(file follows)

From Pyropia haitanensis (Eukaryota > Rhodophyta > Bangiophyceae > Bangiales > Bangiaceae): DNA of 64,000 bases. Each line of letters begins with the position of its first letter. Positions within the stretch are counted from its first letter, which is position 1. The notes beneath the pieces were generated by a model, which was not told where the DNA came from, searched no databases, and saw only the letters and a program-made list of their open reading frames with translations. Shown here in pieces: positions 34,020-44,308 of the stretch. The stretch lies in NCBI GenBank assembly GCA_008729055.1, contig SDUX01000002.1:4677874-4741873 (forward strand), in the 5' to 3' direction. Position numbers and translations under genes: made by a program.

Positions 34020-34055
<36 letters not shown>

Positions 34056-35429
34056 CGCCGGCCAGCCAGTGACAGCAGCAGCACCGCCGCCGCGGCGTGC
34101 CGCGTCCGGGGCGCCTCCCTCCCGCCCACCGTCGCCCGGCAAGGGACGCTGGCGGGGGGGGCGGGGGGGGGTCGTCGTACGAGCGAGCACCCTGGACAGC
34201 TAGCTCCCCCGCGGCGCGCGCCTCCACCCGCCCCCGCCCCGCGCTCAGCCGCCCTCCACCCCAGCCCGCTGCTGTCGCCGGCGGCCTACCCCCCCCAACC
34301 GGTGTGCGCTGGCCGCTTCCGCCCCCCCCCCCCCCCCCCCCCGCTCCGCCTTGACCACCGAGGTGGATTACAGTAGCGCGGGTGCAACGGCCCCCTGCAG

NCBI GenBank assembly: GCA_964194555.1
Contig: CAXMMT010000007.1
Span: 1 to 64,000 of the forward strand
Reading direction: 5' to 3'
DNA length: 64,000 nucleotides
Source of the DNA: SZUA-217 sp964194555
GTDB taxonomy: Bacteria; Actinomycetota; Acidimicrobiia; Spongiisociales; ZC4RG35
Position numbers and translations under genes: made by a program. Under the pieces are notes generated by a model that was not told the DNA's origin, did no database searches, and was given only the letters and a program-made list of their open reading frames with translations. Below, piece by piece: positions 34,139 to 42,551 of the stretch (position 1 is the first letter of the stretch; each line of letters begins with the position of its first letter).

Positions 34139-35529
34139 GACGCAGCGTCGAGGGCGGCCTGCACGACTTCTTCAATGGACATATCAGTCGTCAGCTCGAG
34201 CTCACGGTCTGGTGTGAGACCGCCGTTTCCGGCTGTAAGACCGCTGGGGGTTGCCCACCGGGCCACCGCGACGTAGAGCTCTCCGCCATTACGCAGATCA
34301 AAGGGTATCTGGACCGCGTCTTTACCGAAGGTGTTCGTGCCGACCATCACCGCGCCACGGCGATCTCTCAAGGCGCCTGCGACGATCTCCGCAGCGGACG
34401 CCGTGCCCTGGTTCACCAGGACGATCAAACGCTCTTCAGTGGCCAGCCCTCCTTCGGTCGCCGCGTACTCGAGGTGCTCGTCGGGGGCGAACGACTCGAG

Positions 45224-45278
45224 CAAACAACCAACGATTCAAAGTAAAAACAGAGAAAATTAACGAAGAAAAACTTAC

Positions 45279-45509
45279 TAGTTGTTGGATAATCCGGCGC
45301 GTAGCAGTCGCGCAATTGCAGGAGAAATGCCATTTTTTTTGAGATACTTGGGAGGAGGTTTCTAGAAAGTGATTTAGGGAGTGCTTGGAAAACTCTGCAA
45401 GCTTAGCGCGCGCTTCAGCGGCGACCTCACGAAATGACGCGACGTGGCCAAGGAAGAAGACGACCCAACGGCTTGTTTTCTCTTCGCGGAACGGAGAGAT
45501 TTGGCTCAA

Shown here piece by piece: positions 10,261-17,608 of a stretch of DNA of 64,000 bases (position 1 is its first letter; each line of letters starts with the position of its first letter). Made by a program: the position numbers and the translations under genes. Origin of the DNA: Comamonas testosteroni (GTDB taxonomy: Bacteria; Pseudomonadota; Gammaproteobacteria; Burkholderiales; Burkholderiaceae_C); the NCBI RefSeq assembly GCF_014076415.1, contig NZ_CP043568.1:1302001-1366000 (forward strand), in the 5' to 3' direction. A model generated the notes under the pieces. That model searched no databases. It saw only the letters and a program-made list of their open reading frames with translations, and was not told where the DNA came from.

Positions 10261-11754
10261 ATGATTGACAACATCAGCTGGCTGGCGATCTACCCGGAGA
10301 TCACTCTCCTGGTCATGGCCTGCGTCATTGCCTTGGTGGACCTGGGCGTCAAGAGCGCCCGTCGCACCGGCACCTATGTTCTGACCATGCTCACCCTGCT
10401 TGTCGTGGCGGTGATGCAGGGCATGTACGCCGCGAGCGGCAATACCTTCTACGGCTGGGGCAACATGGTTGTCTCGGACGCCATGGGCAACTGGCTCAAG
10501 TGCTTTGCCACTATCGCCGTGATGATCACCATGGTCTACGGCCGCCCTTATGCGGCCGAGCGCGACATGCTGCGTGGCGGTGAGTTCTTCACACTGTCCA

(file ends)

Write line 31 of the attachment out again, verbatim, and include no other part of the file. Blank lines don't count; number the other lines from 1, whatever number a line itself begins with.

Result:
10261 ATGATTGACAACATCAGCTGGCTGGCGATCTACCCGGAGA